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Showing posts from November, 2005

What is a Scenario?

I've mentioned use cases on a number of occasions, but equally important is the concept of scenarios . A use case is a sequence of interactions that the user makes with the product to achieve a goal. Think of a use case as encompassing any number of scenarios. A scenario is specific instance of a use case with a very specific goal. For example, if your product is a car, one use case for the product would probably be Drive Car. The Drive Car use case encompasses infinitely many specific scenarios, including one in which a customer drives the car from her home to the Walmart on the other side of town. All of the specific circumstances are part of the scenario, including how fast she drives, how many stop lights she encounters, etc. Thinking about (and actually testing) scenarios gives your team a concrete and tangible idea of what your customers will experience when they use your product. It also forces your team, particularly the product manager, to consider what scenarios th

Seth on Home Pages

Seth Godin has some interesting thoughts about home pages . The main thrust of his entry is that successful home pages are rare, because they try to strike a nearly impossible balance between: 1, Explaining to the uninitiated. 2. Retraining the veterans. 3. Getting out of the way of the power users. Godin recommends finding ways of avoiding having users go through home pages. When Squidoo comes out of beta, perhaps we'll see what he means.

Test Your Customer Support

As I mentioned yesterday , you should include customer support in your product's use cases . You should include in product requirements constraints on these use cases . Some constraints will likely specify the maximum amount of time and effort it should take a user to carry out the use cases . The amount of time and effort should encompass the user's possibly resorting to contacting customer support. Consequently, the corresponding tests your team creates for your product should also encompass customer support. Lay out key usage scenarios that are likely to stimulate the user's need for customer support and walk through not just the direct usage of the product, but also the support calls the customer will make.

Support is Part of Your Product

Your product is valuable only insofar as it solves, and doesn't create, problems for customers. It's nice when your product is so easy to use, and so robust, that customers never have to call on anyone for help or support. Such products are rare, however. Given that customers will need support when they use your product to solve their problems, support is part of the customer experience. Support is not a goal in itself, however. Assume that your product's existing use cases and constraints will encompass calls to customer support.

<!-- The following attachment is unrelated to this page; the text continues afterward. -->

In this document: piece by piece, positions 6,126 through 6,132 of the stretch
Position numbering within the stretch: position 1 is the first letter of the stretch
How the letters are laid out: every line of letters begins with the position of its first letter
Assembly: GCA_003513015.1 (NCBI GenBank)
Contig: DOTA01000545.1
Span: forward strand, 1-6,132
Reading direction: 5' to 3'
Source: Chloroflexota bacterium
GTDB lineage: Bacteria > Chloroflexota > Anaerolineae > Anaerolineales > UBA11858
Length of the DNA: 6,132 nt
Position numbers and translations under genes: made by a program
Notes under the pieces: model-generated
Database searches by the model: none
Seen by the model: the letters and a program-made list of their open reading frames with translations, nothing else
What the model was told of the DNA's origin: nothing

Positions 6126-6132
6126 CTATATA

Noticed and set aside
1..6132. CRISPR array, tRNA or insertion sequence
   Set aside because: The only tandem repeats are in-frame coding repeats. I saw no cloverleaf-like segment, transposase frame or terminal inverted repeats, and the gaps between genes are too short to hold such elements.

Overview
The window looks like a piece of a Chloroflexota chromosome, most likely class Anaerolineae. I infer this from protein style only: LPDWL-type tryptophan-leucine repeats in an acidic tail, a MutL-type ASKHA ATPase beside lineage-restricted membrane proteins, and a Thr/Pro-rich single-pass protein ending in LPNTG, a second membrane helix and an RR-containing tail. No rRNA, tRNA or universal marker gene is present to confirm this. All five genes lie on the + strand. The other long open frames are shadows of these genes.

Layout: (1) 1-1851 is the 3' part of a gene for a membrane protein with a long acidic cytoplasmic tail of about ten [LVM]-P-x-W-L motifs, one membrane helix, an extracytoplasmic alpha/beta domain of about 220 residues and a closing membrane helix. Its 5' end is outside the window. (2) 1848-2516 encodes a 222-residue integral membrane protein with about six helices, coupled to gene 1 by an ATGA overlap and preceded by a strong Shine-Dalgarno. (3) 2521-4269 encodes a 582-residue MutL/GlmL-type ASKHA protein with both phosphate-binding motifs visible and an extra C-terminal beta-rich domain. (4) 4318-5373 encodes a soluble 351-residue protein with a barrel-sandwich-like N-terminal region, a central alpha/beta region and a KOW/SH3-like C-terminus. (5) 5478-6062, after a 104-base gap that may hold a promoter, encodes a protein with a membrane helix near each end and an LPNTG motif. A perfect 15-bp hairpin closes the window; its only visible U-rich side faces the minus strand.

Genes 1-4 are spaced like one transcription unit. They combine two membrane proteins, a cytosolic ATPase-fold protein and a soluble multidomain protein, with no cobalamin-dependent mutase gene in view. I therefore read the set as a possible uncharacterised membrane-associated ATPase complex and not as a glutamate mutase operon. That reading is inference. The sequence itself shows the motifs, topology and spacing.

Fresh Perspective

Recall that: "Dormant problems are those of which your customers are not aware, and to which they will be oblivious until you present them with a new way of doing things." Not only do customers suffer from an inability to recognize dormant problems, industry experts are often unaware of them as well. An industry expert typically is entrenched in existing ways of doing things, and therefore can easily be the victim of tunnel vision. If you are an executive who believes that your company has all of the industry expertise it needs in-house, think again. It may be that the fresh perspective of a product manager skilled at uncovering the needs of customers - but not necessarily possessing significant industry experience - will reveal prospect problems you never considered.

Conflating "Marketing" and "Sales"

When I bought my condo in downtown Austin, the sales agent identified himself as the person "marketing" the building. Was he doing market research? No. Was he formulating key messages for marketing programs? Well, a little bit. Was he producing brochures and other collateral? No. It seems to me that some people like to say they are in "marketing" even if they're really salespeople. (Not that there's anything wrong with being in sales.)

Sudoku Site

Fans of the game Sudoku may enjoy the site my friend Rayfes shared with me today. You can choose among varying levels of difficulty, and you can configure it so that you can use the grid as a sort of scratchpad to apply whichever system you wish to solve it.